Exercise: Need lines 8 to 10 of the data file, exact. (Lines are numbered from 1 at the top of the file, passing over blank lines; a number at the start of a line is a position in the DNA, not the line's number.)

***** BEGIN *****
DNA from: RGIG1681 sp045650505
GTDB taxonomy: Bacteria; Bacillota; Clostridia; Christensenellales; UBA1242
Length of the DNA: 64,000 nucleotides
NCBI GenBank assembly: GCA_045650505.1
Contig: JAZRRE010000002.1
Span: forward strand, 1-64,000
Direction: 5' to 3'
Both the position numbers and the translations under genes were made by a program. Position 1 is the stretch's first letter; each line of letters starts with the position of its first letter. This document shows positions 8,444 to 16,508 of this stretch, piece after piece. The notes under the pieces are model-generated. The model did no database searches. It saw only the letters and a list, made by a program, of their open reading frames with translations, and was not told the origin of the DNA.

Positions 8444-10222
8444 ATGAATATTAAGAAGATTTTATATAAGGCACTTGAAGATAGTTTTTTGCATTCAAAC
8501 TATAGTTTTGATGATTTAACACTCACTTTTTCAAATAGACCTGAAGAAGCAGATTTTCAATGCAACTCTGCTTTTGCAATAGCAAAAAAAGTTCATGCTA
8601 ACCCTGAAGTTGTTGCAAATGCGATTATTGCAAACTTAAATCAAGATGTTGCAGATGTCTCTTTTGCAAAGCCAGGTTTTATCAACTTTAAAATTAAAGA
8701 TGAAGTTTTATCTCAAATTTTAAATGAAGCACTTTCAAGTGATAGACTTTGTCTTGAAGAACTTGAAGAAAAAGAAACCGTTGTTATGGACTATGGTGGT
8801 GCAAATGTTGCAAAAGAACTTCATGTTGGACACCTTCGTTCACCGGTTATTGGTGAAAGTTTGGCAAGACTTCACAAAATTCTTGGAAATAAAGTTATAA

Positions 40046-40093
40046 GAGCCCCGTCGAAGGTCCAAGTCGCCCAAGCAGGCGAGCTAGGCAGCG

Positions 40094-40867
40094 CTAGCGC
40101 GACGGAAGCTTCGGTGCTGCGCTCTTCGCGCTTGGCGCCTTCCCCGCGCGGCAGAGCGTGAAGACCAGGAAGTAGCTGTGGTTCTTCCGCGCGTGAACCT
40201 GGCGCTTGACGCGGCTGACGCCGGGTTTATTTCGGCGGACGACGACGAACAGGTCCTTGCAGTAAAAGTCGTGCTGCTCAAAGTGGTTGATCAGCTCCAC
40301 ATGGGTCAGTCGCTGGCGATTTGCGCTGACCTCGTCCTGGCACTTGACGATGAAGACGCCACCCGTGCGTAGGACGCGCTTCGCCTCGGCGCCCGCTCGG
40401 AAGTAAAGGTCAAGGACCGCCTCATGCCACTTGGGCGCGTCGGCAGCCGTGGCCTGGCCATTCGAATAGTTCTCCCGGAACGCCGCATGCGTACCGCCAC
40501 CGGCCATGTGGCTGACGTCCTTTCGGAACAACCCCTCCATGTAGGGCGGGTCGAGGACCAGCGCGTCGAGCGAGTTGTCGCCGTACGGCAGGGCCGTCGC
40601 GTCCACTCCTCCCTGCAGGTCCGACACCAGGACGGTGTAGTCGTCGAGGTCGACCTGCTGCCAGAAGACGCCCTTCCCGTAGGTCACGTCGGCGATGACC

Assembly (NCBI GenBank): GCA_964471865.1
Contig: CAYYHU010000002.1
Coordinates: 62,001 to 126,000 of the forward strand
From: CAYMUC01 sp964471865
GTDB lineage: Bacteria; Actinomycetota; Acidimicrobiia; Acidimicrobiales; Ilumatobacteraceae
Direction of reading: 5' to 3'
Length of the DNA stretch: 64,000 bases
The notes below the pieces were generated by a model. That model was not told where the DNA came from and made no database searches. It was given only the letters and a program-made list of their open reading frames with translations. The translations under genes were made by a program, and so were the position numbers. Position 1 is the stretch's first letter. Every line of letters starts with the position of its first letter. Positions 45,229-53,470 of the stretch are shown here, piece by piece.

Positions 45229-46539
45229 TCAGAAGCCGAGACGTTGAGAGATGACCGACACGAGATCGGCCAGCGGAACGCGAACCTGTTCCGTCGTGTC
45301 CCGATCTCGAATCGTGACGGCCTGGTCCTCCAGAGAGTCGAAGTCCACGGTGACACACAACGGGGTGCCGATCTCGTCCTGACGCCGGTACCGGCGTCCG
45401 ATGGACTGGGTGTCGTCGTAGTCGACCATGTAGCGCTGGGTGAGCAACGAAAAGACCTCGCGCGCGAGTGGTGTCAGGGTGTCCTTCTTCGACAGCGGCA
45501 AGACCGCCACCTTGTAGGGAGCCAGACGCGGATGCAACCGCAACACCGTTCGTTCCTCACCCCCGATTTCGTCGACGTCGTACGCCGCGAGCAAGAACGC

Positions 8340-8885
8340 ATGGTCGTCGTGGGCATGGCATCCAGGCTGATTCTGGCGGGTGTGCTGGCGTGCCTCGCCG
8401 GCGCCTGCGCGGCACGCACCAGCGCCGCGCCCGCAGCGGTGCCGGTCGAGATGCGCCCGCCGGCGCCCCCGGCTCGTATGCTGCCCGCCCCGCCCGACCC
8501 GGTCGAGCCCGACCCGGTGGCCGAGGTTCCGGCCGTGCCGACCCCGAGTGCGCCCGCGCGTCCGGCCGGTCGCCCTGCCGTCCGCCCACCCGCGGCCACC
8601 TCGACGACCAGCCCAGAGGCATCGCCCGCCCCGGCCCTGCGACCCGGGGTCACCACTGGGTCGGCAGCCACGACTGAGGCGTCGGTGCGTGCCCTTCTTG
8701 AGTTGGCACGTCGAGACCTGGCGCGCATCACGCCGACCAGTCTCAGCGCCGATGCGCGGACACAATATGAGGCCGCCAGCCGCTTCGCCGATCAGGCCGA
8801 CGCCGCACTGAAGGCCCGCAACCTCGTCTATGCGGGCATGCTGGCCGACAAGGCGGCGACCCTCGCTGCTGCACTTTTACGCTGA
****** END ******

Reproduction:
Both the position numbers and the translations under genes were made by a program. Position 1 is the stretch's first letter; each line of letters starts with the position of its first letter. This document shows positions 8,444 to 16,508 of this stretch, piece after piece. The notes under the pieces are model-generated. The model did no database searches. It saw only the letters and a list, made by a program, of their open reading frames with translations, and was not told the origin of the DNA.

Positions 8444-10222
8444 ATGAATATTAAGAAGATTTTATATAAGGCACTTGAAGATAGTTTTTTGCATTCAAAC